A slightly different way to tackle the problem is to see if you have anything neutrally gray within your sight (and with approximately the same lightening conditions) and take a point reading which you then use for your photo – this is of course to “give” the camera it neutral grey and it is happy (and it will make you happy).

If you feel familiar with the histograms this will also give you a clear indication in which way to compensate. An underexposed picture is normally shifted to the left, meaning you have to shift the histogram to the right=compensate with more light. Take some pictures and compare before and after and it will be it obvious. It is sometimes valuable to take a short look at your histogram, since you might misjudge your LCD display, which often is light compensated.

PS: Remember this will also apply on the beach or in other brightly light environments!

 

White balance

Secondly, the snow sometimes gets more blue then you expected. Here we are dealing with the cameras inability to get the color or white balance right. If you are using the white balance on automatic it tends to deliver snowy landscapes with a bluish tint (particularly in the shadows). One way to not avoid but to control for this is to put your camera on a fix setting. I almost always have my camera on daylight (meaning 5200K) which normally does the trick, at least in the sense that I have control over what I get. This means if there is blue light I also get blue light in my picture, but on the other hand it is easy to change afterwards. Some photographers like to use the camera setting Cloudy in these situations. In fact it just means we are using different set points, since cloudy is defined as 6500K, and therefor by definition means warmer colors and less blue. As you realize it is not easy to avoid this problem, but my strategy is – better to control it then let the camera decide for you. This has one import consequence, if you are photographing late in the afternoon and actually want to catch the BLUE light do not let the cameras automatic white balance destroy it by compensating in the other direction (which it does).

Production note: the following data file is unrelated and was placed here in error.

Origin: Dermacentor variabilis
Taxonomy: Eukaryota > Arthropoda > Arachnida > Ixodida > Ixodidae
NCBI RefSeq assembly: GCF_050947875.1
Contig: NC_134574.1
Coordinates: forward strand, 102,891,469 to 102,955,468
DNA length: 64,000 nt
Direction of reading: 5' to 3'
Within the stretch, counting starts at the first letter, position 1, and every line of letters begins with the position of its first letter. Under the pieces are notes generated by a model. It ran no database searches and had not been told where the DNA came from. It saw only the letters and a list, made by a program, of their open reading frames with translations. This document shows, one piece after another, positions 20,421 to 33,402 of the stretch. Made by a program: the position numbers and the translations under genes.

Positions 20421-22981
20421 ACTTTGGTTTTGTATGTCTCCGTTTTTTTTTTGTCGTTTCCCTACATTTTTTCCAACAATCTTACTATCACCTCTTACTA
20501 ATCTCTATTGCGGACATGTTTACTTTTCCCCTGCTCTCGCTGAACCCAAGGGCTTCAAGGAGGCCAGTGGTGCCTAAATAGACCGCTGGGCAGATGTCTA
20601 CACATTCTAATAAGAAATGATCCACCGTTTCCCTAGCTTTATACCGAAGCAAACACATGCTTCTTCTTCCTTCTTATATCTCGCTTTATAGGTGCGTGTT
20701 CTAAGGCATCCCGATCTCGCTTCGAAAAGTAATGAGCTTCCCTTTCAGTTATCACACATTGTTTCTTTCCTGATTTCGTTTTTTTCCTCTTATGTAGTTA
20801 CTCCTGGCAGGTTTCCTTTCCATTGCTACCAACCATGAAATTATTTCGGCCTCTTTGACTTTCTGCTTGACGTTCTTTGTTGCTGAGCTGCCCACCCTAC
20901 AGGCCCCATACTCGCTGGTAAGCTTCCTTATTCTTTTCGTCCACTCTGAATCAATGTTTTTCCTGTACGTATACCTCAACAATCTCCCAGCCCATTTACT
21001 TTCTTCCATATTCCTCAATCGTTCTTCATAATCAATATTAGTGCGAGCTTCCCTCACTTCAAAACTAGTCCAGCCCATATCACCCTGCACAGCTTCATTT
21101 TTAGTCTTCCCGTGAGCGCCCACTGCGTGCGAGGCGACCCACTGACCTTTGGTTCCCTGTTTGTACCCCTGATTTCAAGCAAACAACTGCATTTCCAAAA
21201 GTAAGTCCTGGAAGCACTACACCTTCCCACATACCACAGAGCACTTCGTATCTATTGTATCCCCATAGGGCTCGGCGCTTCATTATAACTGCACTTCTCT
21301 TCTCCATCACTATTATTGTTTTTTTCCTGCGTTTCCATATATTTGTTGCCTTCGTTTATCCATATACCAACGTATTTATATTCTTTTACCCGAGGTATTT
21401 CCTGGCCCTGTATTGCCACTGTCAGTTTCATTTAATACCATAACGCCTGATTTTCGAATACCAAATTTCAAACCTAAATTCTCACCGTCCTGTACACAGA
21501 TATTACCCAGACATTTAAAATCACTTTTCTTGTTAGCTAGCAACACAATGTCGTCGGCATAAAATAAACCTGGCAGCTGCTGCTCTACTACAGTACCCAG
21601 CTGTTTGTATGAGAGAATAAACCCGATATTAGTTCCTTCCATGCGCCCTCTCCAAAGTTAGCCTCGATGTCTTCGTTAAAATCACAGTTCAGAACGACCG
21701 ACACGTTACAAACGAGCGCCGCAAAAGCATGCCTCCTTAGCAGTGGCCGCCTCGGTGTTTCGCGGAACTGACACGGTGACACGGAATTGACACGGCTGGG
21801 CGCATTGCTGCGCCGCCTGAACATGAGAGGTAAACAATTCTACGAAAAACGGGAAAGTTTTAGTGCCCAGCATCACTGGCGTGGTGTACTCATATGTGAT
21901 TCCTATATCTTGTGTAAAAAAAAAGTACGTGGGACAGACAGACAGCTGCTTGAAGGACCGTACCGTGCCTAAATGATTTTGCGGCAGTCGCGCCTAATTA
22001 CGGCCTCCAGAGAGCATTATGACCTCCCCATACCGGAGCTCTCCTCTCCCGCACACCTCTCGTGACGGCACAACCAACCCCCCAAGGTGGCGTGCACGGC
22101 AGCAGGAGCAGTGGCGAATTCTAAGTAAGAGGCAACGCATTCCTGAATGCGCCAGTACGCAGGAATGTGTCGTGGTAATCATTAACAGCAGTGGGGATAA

As the camera see it

After exposure adjustment


If you don’t get it right in the first place